This week in the US, from Los Angeles, California to Des Plaines, Illinois hundreds of thousands of Catholics are celebrating Our Lady of Guadalupe.
Thousands are making the pilgrimage to the Shrine of Our Lady of Guadalupe in Des Plaines, Illinois beginning at 6 PM on Wednesday and continuing for 24 hours ending on Thursday.
The Shrine will host several Masses for the Feast of Our Lady of Guadalupe.
In Mexico, 90% of Mexicans will tell you they are Catholic, but 100% are Guadalupan. And as such, the Virgin of Guadalupe is a cherished part of Mexican national identity.
Our Lady of Guadalupe is also celebrated by hundreds of thousands in the United States each year.
Our Lady of Guadalupe, also known as the Virgin of Guadalupe, is a Catholic title given to the Blessed Virgin Mary who was said to have appeared before Juan Diego, an Aztec peasant, on a hill called Tepeyac on December 9, 1531.
The Virgin spoke to Diego in his native language of Nahuatl, telling the Christian convert that she wanted him to build a church in her honor on the site of her apparition.
After receiving the miraculous vision, Diego sought out the Archbishop of Mexico City. But the Archbishop was skeptical about the apparition.
However, the Virgin appeared to Diego another time and told him to seek out the top prelate in Mexico to again request that the church be built and named Guadalupe.
Diego made the request of the bishop, and although he was doubtful as well, he asked the peasant to show him a sign that the virgin had appeared at Tepeyac.
The Virgin appeared a third time to Diego, instructing him to gather some Spanish roses that had miraculously bloomed. Diego tucked the roses into his cloak, called a tilma, and returned to the bishop to show him what he had gathered.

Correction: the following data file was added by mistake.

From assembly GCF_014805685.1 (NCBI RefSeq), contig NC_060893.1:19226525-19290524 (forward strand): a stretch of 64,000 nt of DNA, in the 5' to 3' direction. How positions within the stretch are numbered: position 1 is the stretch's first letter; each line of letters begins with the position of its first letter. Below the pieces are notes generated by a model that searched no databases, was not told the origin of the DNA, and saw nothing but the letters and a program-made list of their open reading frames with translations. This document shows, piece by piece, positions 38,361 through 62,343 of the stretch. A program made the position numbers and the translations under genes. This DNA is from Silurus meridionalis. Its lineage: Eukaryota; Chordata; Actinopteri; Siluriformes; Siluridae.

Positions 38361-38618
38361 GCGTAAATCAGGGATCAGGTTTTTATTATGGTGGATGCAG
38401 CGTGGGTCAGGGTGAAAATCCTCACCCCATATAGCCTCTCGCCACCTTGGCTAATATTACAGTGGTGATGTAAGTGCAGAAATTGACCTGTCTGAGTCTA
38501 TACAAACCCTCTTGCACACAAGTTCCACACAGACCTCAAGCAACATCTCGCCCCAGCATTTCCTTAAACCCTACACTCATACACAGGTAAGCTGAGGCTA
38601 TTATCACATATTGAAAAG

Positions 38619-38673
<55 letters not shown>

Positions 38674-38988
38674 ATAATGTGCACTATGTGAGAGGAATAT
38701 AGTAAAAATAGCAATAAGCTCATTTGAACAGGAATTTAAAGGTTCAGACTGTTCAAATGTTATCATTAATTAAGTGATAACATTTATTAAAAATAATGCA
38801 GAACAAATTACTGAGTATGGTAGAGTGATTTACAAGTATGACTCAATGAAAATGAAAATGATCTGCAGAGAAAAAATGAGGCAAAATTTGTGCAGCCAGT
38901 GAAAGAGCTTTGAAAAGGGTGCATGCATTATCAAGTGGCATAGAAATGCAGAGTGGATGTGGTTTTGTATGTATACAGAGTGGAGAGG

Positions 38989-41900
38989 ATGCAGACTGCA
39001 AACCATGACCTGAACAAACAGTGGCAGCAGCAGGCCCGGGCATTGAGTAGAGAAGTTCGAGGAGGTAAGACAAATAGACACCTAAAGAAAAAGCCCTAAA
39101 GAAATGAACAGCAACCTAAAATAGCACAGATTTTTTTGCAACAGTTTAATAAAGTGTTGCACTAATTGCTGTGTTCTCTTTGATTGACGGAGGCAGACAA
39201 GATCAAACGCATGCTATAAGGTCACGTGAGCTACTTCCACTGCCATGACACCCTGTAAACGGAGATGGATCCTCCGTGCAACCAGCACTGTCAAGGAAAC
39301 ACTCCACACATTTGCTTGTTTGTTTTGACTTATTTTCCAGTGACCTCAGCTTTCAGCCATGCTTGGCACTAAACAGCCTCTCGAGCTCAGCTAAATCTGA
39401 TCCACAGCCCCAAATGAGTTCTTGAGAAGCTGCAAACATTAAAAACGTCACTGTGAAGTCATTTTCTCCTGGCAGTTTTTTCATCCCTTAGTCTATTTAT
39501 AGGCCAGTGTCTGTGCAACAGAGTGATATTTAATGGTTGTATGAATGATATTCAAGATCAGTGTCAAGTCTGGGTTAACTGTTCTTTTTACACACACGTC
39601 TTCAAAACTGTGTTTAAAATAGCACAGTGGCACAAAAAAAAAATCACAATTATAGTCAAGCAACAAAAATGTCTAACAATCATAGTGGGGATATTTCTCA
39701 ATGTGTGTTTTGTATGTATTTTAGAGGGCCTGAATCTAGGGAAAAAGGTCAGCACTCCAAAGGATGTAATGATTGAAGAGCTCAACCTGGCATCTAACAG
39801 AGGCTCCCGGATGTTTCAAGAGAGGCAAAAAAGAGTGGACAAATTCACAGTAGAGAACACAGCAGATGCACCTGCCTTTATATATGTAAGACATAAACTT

When he unfurled his cloak, not only were the blooms there – but another miracle had occurred! The image of the virgin was imprinted on the material.
Diego’s tilma has survived the centuries, and can still be viewed today at the Basilica of Our Lady of Guadalupe in Mexico City.
The tilma or cloak possessed by Juan Diego that features the imprinted image of the Virgin still exists today and has several miraculous qualities to it.
First, the cloth itself is made out of plant fibers, an agave called “ixotl.” It is believed to be impossible that the image of the Virgin on the tilma could have been painted onto the fiber, as it has no brushstrokes on it.
Secondly, there is the fact that the cloak has survived intact so long. Even more miraculous, in 1784, acid was accidentally spilled upon it, but it survived. Then another miracle… On November 14, 1921, a bomb was set off underneath it – but nothing happened to it.
The image of Our Lady of Guadalupe on the tilma of Juan Diego has been venerated several times by the Catholic Church, revered as having a high degree of sanctity or holiness.
On May 25, 1754, Pope Benedict XIV declared Our Lady of Guadalupe patroness of what was called New Spain at the time, which corresponds to Spanish central and northern America.
The Pope also approved liturgical texts for the Mass and the Breviary in honor of the Virgin.
On October 12, 1895, Pope Leo XIII granted the venerated image a canonical coronation.
In 1910, Pope Pius X proclaimed the Our Lady of Guadalupe to be the patron of Latin America.
Other proclamations by the Catholic Church occurred from a variety of popes including Pope Pius XI, Pope Pius XII, Pope John XIII, Pope Paul VI, and Pope John II. In more recent times, Pope Francis granted the image on the tilma a second Golden Rose on November 18, 2013.
The Golden Rose is a golden ornament conferred by the Catholic Church as a token of reverence or affection, and one that popes traditionally bless annually.